Efecte de la gestió forestal post incendi en els mamífers a l’incendi del Vilar de Blanes

Garriga Pérez, Laura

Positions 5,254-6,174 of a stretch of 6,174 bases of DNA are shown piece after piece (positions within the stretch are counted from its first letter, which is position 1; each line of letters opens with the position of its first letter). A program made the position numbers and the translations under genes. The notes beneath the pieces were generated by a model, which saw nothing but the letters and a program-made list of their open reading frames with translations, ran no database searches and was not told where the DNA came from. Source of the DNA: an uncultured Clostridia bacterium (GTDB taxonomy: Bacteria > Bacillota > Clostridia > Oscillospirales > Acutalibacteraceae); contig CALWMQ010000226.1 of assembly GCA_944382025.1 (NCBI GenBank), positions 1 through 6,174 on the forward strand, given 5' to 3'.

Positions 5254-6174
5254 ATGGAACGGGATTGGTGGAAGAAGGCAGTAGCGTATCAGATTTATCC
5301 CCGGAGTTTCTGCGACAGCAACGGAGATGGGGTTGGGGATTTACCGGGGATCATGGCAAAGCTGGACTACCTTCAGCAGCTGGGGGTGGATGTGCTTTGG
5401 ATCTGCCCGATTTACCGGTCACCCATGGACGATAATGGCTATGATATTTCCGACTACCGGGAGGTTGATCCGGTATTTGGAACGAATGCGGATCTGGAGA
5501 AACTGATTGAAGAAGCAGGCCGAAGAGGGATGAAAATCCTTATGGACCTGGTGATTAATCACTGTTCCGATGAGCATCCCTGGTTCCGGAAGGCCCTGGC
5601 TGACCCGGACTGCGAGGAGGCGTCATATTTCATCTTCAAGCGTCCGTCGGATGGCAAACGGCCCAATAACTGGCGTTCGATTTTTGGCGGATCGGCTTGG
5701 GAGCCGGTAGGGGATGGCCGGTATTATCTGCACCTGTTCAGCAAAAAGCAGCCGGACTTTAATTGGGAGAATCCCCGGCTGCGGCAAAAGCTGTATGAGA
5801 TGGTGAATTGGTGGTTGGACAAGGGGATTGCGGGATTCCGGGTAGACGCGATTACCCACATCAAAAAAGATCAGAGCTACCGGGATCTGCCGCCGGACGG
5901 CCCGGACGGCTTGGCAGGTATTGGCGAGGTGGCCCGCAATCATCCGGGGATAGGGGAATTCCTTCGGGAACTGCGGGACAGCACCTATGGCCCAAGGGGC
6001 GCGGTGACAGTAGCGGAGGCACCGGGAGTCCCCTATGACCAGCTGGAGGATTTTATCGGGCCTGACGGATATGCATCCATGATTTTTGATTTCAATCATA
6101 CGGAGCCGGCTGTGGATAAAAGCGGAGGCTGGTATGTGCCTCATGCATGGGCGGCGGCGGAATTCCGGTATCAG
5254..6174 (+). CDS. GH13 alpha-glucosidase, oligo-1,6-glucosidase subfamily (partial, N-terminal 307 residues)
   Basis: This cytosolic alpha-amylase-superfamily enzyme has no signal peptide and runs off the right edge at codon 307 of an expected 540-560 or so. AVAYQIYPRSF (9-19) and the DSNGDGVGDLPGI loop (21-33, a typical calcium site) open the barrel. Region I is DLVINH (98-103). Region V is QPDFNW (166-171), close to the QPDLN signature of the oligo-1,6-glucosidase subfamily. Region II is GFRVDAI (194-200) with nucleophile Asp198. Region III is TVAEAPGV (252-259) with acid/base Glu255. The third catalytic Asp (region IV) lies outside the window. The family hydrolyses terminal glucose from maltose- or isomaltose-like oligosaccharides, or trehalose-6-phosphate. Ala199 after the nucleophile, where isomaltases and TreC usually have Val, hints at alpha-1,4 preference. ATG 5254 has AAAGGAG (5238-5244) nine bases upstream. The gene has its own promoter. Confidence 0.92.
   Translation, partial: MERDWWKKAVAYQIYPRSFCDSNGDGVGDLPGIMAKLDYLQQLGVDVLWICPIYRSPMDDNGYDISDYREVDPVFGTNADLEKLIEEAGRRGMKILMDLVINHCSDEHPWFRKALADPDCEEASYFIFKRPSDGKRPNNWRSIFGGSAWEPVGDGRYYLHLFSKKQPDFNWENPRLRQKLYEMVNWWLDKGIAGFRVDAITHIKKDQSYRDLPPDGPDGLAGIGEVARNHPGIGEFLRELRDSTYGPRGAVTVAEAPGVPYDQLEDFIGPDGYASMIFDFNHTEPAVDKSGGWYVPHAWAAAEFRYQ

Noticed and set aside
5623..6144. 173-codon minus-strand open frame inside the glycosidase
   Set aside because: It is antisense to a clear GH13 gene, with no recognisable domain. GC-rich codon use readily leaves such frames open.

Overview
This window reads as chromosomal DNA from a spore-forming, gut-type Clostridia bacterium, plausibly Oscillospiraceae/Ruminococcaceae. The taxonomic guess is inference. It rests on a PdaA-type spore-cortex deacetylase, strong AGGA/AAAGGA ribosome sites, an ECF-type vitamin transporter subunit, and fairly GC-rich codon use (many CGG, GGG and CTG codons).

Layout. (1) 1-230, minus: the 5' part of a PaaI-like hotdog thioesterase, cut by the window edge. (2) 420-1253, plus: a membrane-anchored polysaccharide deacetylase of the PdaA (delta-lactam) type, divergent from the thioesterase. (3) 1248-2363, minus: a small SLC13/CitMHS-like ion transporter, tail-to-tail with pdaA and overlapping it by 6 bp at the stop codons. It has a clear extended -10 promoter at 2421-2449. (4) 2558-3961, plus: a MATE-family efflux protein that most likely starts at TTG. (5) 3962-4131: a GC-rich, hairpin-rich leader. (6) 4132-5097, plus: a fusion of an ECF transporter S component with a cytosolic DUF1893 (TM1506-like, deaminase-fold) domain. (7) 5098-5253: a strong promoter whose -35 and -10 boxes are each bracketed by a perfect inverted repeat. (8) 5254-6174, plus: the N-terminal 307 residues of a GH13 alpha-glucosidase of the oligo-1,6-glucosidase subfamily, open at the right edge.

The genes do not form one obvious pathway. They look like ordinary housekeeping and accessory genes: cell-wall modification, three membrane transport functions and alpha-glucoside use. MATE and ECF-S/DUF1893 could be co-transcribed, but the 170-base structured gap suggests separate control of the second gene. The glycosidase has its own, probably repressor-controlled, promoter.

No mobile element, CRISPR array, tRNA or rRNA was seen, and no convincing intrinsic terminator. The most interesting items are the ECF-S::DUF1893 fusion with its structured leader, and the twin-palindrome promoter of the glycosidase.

The report below is about the importance of post-fire management of a forest. Specifically, we want to study the impact of the type of post-fire management on mammals. The kind of logging after fire can determine the future development and natural restoration of the forest area, with a concrete impact on the structure of the ecosystem and its niches. It's evaluated in what way three kinds of management, after fire effected in Blanes (summer 2016), can effect on mammals communities: one of the treatments has been well managed (Good Practices), the other has not undergone post-fire management, so dead trees and shrubs (Control) have not been cut, and a last treatment which has been applied aggressive tree cutting (Conventional). Also, following the guide of good practices of the ANIFOG project, it’s evaluated how these mammals take advantage of the woody assemblages and trunks stacked on the ground once the dead wood is cut. The differences between these three treatments are analysed regarding the activity of mammals, based on the analysis of abundance, wealth and patterns of activity. It's interesting to include the third case of conventional treatment where such type of logging has been done in order to look at the differences as well, since this last case is what usually occurs when a forest has burned. If the treatment of good practices (BP) really favours mammals, it's expected to find a favourable effect in the treatments in which good management has been done, therefore a greater activity of the mammals around the piles of branches and dead trunks will be observed. After 5 months of sampling, collecting data using trail-camera study and transects combined methodology results that were not expected were observed. It’s analysed statistically these results, too, with ANOVA. It should be noted that it's possible that the results have been altered by environmental and anthropic factors, such as the presence of machinery and humans during the period of management of the areas or the action of temperature and wind, which has caused that the cameras did not work during the 15 days of sampling, causing a loss of days to record animal activity. This report shows how we can study mammals activity, according to treatment post-fire applied, by not invasive methodology ​
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